Caughlin Homeowners Ass'n v. Caughlin Club

Annotate this Case

849 P.2d 310 (1993)

CAUGHLIN RANCH HOMEOWNERS ASSOCIATION, Appellant and Cross-Respondent, v. CAUGHLIN CLUB and Steve Urie, Respondents and Cross-Appellants.

No. 23265.

Supreme Court of Nevada.

March 24, 1993.

Brian L. Hall, Reno, for appellant and cross-respondent.

Sinai & Schroeder, Reno, for respondents and cross-appellants.



Appellant, Caughlin Ranch Homeowners Association (Association) attempted to assess maintenance fees against commercial property owned by respondent Steve Urie and utilized by respondent Caughlin Club (collectively Urie). Consequently, Urie filed this action in the district court seeking, inter alia, a declaration that the assessment was invalid as it related to his parcel. The district court agreed with Urie and granted partial summary judgment in *311 his favor. For the reasons expressed below, we affirm.


On August 8, 1984, Alan Means, the developer of the Caughlin Ranch Land Development, recorded protective covenants (CC & R's) applicable to parcels of land in the Caughlin Ranch Development. The CC & R's contained no reference to commercial parcels; only residential parcels were classified. Moreover, the only properties in the CC & R's which were subject to assessments were lots which were defined as single-family residences or a living unit in multi-family residences.

In 1985, Urie initiated discussions with Means concerning a recreational club which Urie would build and operate at Caughlin Ranch. The Association maintained that the discussions between Means and Urie did not include negotiations or agreements concerning assessments. On April 1, 1985, Urie and Means negotiated a lease which included an option to purchase the parcel of raw land commonly known as the Caughlin Club parcel. On April 30, 1985, a document entitled "Supplemental Declaration" to CC & R's was recorded which annexed the Caughlin Club parcel. On October 15, 1987, Urie purchased clear title to the parcel subject to the CC & R's.

After control of the Association shifted from Means, as the developer, to the individual homeowners, the Association amended the original CC & R's to create new property classifications and assessments. The amendment was recorded on February 29, 1988. Nearly three years later the Association passed a resolution which, for the first time, assessed commercial properties. Thereafter, Urie received a letter from the Association indicating that his commercial property was being assessed. Urie paid the initial assessment of $642.00 and then refused to pay any additional sums on grounds that his property was not subject to assessment.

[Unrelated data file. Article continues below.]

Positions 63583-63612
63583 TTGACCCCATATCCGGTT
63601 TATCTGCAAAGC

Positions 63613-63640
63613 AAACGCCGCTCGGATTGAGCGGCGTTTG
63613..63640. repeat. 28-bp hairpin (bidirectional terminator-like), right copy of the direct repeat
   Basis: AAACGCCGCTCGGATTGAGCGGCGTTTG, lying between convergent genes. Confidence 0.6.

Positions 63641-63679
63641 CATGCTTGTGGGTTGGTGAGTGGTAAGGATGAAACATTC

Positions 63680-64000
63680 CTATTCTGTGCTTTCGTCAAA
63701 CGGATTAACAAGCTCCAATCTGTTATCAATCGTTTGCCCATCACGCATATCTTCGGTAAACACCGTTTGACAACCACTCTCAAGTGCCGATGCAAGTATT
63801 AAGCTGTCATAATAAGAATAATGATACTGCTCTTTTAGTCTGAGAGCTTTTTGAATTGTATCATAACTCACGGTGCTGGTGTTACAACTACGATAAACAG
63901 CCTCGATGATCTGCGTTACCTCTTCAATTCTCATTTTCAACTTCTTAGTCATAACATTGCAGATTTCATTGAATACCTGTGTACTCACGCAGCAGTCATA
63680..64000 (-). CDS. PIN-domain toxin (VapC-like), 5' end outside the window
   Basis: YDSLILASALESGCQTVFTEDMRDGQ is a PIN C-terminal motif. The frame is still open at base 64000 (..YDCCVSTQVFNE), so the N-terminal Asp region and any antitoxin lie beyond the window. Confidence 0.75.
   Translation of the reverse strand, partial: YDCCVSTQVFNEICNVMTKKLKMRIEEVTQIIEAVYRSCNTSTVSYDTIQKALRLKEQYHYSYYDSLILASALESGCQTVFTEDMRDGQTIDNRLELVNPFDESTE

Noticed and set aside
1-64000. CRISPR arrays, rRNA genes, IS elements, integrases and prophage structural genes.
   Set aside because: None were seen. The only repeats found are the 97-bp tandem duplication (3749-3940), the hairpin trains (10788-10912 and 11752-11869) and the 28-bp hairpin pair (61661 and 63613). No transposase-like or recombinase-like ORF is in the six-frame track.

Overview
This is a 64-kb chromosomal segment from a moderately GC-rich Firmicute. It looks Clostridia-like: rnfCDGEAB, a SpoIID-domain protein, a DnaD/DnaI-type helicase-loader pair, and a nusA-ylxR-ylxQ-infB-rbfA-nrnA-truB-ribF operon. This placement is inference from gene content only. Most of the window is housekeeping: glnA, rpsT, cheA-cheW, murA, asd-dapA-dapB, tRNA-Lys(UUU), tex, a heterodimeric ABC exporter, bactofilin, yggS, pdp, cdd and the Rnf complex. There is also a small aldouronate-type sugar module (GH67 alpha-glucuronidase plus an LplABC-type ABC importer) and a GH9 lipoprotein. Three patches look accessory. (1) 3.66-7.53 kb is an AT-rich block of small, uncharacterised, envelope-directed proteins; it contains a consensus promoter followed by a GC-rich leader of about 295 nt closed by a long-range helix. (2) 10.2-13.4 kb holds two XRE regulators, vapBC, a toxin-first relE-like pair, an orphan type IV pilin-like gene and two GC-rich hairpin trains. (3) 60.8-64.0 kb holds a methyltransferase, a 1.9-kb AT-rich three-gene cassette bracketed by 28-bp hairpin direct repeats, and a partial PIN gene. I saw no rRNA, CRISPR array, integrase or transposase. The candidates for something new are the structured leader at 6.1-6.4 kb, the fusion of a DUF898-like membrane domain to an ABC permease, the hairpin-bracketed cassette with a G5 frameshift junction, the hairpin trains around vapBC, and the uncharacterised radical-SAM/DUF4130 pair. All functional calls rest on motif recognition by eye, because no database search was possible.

On September 12, 1991, Urie filed a declaratory relief action against the Association seeking a declaration of the invalidity of the assessment amendment as applied to the Caughlin Club parcel. The Association responded by recording an assessment lien against the Caughlin Club parcel on October 11, 1991. Thereafter, Urie amended his complaint to allege slander of title and damages resulting from the Association's recordation of the lien. Urie then moved for partial summary judgment which was granted as to Urie's claim that the assessment against the Caughlin Club parcel was invalid. However, the district court ruled against Urie on claims in the amended complaint for abuse of process, bad faith and slander of title. Finally, the district court awarded $3,000.00 to Urie for attorney's fees. The Association appeals and Urie cross-appeals from the district court's ruling.


Summary judgment is only appropriate when, after a review of the record in a light most favorable to the non-moving party, there remain no genuine issues of material fact and it is determined that the moving party is entitled to judgment as a matter of law. Butler v. Bogdanovich, 101 Nev. 449, 451, 705 P.2d 662, 663 (1985).

On appeal, this court reviews the record in part to evaluate the finding by the district court that there are no genuine issues of material fact. Since we review the entire record anew and without deference to the findings of the district court, in that sense our review is de novo. Tore, Ltd. v. Church, 105 Nev. 183, 772 P.2d 1281 (1989). This court has long recognized that: